Monday, December 29, 2008
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A December not to remember ends a rough 2008

A recap of our area's weather this year

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[December 29, 2008] One would think that having a day in late December with temperatures in the mid-60s would be cause for celebration. Not so if you happened to find your home or business on the receiving end of still another rough weather pattern.

HardwareAt the storm's height, roughly 12:30 p.m. Saturday, a "downburst" of wind of 70 mph went through the area, felling trees, lifting off roof shingles and downing utility lines, poles and causing another band of power outages.

This December had already suffered through three ice storms, below-zero temperatures and then rain on top of ice-coated streets before the balmy temperature storm came through on Dec. 27.

In case you don't recall, the year began with a snow and ice storm that left roads treacherous and slippery through New Year's Eve into the start of the year.

It seems that the inclement weather was just starting to tell us we would have long year ahead of us. Below is a recap by the National Weather Service of all that Mother Nature hit us with this past year.

Unseasonably warm weather quickly developed early in January. Temperatures reached the upper 60s to lower 70s and remained very warm overnight. In some cases, average daily temperatures were close to 40 degrees above normal on Jan. 6-7. Springfield had its warmest January night on record, with a low of only 57 degrees on Jan. 7.

A strong cold front passed through the area on Jan. 29. Temperatures that had been in the 60s that afternoon fell to near zero by the morning of Jan. 30. Temperature falls of 20 to 40 degrees in only a couple hours were observed following the initial passage of the front.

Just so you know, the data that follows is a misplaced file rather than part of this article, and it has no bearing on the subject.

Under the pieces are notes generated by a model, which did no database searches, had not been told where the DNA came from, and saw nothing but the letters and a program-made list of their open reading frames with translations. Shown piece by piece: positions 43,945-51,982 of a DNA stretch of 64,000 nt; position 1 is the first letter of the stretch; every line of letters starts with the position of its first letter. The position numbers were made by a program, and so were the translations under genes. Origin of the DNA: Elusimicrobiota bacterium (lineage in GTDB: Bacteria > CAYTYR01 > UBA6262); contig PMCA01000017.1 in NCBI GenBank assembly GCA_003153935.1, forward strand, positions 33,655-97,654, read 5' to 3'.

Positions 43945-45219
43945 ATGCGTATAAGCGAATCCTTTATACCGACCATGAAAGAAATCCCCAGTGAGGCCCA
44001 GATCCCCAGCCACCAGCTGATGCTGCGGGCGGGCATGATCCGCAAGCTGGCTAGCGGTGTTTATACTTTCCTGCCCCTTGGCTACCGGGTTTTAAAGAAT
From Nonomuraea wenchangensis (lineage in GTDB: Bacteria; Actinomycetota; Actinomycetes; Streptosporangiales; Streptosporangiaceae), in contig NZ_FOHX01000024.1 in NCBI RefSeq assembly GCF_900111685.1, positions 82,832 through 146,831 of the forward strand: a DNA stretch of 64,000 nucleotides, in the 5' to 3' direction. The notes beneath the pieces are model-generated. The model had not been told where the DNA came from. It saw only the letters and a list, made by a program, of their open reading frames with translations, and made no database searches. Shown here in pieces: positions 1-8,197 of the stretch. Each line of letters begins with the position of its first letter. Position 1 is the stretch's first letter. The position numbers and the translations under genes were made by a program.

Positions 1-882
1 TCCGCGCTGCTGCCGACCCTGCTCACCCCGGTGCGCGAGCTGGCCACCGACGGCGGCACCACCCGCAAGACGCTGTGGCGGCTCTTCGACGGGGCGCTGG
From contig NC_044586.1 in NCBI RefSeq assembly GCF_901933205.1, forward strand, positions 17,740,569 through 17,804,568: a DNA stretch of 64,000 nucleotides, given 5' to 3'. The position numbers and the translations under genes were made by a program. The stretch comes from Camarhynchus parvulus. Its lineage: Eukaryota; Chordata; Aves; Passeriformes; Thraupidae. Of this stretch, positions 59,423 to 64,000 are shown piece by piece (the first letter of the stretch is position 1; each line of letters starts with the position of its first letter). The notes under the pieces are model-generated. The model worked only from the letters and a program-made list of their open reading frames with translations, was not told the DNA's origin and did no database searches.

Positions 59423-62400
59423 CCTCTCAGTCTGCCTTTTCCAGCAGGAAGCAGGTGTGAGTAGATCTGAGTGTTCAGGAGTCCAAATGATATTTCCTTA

The 2008 severe weather season started early, with the first outbreak on Jan. 7. Large hail and a few tornadoes occurred across the area, primarily along and west of Interstate 55. Strong tornadoes in this outbreak occurred as far north as southeast Wisconsin and northeast Illinois, areas which historically had only seen a few January tornadoes since reliable records began. The storms also produced 3 to 5 inches of rain, and combined with rapid snowmelt from a few days earlier, caused flooding on area rivers.

A significant winter storm affected central Illinois as the calendar changed from January to February. Areas along the I-55 corridor saw the heaviest snow. Some of the highest amounts occurred around Springfield, where totals of 10 to 13 inches were reported. Southeast Illinois saw a mixture of rain, sleet and snow, which kept accumulations to a few inches.

A series of Arctic outbreaks kept temperatures 10 to 20 degrees below normal for much of February.

Copious amounts of precipitation fell during the winter season. Amounts of 10 to 16 inches were observed roughly from Jacksonville northeast to Watseka. Several locations saw their second-wettest winter on record.

Ice storms affected southeast Illinois on March 3 and 4. A quarter-inch of glaze was reported in some areas, with a half-inch of sleet in Douglas County.

Very heavy rainfall affected the southern third of Illinois for a few days beginning on Saint Patrick's Day. Rainfall of 5 to 7 inches was reported along the Route 50 corridor, from Flora east to Lawrenceville.

While not weather-related, an earthquake occurred in southeast Illinois on April 18. Centered 22 miles south-southeast of Olney, the quake measured 5.2 on the Richter scale and was felt as far away as Georgia and Kansas. This was the third-strongest earthquake on record in Illinois.